- 1An elaborate and formal evening meal for many people: a state banquet at Buckingham PalaceMore example sentences
- Macbeth invites Banquo to attend a dinner banquet in the evening as an honored guest.
- Finally, later that evening, the Dillard Family headed over to the downtown Sheraton for the formal banquet, which was also a great deal of fun.
- The banquet in the evening attended by about 200 people was an elegant affair.
- 1.1An elaborate meal with several courses; a feast: a lavish five-course banquet • figurative a veritable banquet of seasonal eventsMore example sentences
- He would arrange 100-course banquets for lunch and then do it all again for dinner.
- Tickets cost £27.50 and include a four course banquet and entertainment.
- Medieval banquets, Viking feasts, dinner parties, wedding ceremonies, conferences and exhibitions: you name it, this venue can do it.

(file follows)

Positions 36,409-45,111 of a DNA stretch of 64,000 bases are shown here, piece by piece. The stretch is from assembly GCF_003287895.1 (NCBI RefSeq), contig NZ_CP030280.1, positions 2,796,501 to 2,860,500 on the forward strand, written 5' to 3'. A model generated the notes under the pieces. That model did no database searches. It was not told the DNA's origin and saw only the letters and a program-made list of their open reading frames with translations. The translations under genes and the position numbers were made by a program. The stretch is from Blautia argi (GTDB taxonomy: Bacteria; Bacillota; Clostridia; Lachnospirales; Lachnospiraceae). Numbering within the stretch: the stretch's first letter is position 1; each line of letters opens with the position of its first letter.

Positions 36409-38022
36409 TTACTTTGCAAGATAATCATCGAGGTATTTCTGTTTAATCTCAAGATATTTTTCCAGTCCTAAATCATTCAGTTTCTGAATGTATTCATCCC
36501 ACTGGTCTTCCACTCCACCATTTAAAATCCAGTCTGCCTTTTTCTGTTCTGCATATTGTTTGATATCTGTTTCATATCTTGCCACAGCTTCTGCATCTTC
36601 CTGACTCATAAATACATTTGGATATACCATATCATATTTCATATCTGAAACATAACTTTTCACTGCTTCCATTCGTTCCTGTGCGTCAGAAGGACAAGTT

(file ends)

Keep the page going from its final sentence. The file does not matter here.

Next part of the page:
verb (banquets, banqueting, banqueted)[with object] (usually as noun banqueting) Back to top
- Entertain with a banquet: [as modifier]: a banqueting hallMore example sentences
- Next it was to The Hall of Preserving Harmony which was used as the main banqueting hall and it was also the place where the elite scholars of China did their important examinations.
- He built palaces and banqueting halls on the hill and held meetings of the other provincial kings every three years at which time they made laws and held festivals of music and sport.
- It was proposed that the new multi-purpose building would provide a function room, banqueting hall, theatre and would cater for civil weddings.
- More example sentences
- The slaughtered animals would have yielded a large quantity of meat, far in excess of the needs of 22 banqueters, and probably enough to supply the entire population of the town around the palace.
- The number of seated banqueters could thus correspond to the number of miniature kylikes found in room 7.
- The principal banqueter is joined by six participants, all of whom hold cups in their right hands.
late 15th century: from French, diminutive of banc 'bench' (see bank1).